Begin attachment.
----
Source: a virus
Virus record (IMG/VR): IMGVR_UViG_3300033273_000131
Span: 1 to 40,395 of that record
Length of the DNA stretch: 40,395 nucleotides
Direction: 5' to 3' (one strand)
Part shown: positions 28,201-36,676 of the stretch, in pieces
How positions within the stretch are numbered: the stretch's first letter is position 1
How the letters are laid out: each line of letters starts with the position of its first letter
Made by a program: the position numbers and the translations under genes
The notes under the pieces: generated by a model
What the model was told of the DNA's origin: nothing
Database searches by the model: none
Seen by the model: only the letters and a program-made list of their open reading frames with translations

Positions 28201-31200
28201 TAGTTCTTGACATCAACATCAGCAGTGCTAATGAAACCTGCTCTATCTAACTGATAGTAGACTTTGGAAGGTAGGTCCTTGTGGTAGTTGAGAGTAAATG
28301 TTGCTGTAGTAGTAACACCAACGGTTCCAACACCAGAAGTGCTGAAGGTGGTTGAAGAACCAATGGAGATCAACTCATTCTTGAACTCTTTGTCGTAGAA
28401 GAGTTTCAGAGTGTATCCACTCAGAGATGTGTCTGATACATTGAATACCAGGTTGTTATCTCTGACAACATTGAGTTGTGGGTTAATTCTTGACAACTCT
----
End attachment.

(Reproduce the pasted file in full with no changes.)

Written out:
Source: a virus
Virus record (IMG/VR): IMGVR_UViG_3300033273_000131
Span: 1 to 40,395 of that record
Length of the DNA stretch: 40,395 nucleotides
Direction: 5' to 3' (one strand)
Part shown: positions 28,201-36,676 of the stretch, in pieces
How positions within the stretch are numbered: the stretch's first letter is position 1
How the letters are laid out: each line of letters starts with the position of its first letter
Made by a program: the position numbers and the translations under genes
The notes under the pieces: generated by a model
What the model was told of the DNA's origin: nothing
Database searches by the model: none
Seen by the model: only the letters and a program-made list of their open reading frames with translations

Positions 28201-31200
28201 TAGTTCTTGACATCAACATCAGCAGTGCTAATGAAACCTGCTCTATCTAACTGATAGTAGACTTTGGAAGGTAGGTCCTTGTGGTAGTTGAGAGTAAATG
28301 TTGCTGTAGTAGTAACACCAACGGTTCCAACACCAGAAGTGCTGAAGGTGGTTGAAGAACCAATGGAGATCAACTCATTCTTGAACTCTTTGTCGTAGAA
28401 GAGTTTCAGAGTGTATCCACTCAGAGATGTGTCTGATACATTGAATACCAGGTTGTTATCTCTGACAACATTGAGTTGTGGGTTAATTCTTGACAACTCT